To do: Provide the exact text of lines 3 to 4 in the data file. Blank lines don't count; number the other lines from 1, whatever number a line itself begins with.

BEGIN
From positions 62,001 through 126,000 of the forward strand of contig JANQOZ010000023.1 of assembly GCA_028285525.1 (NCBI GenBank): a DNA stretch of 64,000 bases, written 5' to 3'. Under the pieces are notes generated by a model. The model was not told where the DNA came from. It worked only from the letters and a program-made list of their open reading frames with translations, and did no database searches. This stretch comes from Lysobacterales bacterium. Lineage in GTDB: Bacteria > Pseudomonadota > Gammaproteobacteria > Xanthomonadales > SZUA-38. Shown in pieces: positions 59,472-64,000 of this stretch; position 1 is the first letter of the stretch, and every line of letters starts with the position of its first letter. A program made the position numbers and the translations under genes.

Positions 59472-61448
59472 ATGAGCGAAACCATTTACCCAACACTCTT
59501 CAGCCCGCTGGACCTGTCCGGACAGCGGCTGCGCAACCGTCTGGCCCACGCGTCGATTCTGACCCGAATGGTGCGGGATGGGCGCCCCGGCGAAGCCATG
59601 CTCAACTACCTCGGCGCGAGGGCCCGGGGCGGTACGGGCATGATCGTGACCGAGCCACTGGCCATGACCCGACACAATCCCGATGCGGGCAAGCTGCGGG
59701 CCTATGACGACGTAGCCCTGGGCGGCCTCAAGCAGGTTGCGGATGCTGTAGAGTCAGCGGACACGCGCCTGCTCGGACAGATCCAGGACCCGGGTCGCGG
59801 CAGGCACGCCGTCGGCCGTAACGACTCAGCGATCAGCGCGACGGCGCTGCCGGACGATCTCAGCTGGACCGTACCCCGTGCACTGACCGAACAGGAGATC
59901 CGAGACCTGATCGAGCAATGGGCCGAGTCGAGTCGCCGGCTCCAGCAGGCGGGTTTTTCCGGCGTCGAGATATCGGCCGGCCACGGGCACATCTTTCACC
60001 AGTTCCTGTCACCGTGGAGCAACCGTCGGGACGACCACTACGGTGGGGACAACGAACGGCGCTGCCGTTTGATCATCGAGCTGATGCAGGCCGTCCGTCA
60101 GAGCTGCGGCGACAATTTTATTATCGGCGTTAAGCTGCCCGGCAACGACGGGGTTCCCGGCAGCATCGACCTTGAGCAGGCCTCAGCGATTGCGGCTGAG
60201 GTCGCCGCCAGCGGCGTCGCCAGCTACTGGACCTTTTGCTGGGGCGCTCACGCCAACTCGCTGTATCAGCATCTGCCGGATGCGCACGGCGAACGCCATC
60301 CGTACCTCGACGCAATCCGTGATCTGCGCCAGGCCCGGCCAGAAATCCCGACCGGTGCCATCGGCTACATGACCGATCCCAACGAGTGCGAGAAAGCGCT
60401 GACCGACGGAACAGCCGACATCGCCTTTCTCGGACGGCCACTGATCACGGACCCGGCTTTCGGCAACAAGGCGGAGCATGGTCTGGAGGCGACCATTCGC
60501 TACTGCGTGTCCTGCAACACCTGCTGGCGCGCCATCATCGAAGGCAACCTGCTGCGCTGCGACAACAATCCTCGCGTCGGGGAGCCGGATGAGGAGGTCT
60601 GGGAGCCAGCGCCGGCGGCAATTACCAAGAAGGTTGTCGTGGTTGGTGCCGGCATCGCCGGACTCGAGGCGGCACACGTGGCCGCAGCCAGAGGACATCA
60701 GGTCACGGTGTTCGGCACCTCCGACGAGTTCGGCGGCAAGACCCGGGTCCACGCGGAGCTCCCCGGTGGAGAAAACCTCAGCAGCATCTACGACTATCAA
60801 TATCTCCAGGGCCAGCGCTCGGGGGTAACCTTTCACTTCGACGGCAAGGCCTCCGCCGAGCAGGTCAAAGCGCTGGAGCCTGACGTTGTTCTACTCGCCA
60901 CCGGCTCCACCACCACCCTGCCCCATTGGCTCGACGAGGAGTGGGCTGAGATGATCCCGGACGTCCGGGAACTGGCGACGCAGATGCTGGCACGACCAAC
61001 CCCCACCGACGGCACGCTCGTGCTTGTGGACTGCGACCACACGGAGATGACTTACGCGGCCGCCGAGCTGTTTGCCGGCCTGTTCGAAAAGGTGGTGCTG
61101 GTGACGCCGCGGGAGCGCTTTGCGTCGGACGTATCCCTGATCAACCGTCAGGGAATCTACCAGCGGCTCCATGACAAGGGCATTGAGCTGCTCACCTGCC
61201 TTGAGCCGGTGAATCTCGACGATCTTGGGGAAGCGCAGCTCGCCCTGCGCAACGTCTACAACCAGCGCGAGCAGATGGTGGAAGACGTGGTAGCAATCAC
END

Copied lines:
59472 ATGAGCGAAACCATTTACCCAACACTCTT
59501 CAGCCCGCTGGACCTGTCCGGACAGCGGCTGCGCAACCGTCTGGCCCACGCGTCGATTCTGACCCGAATGGTGCGGGATGGGCGCCCCGGCGAAGCCATG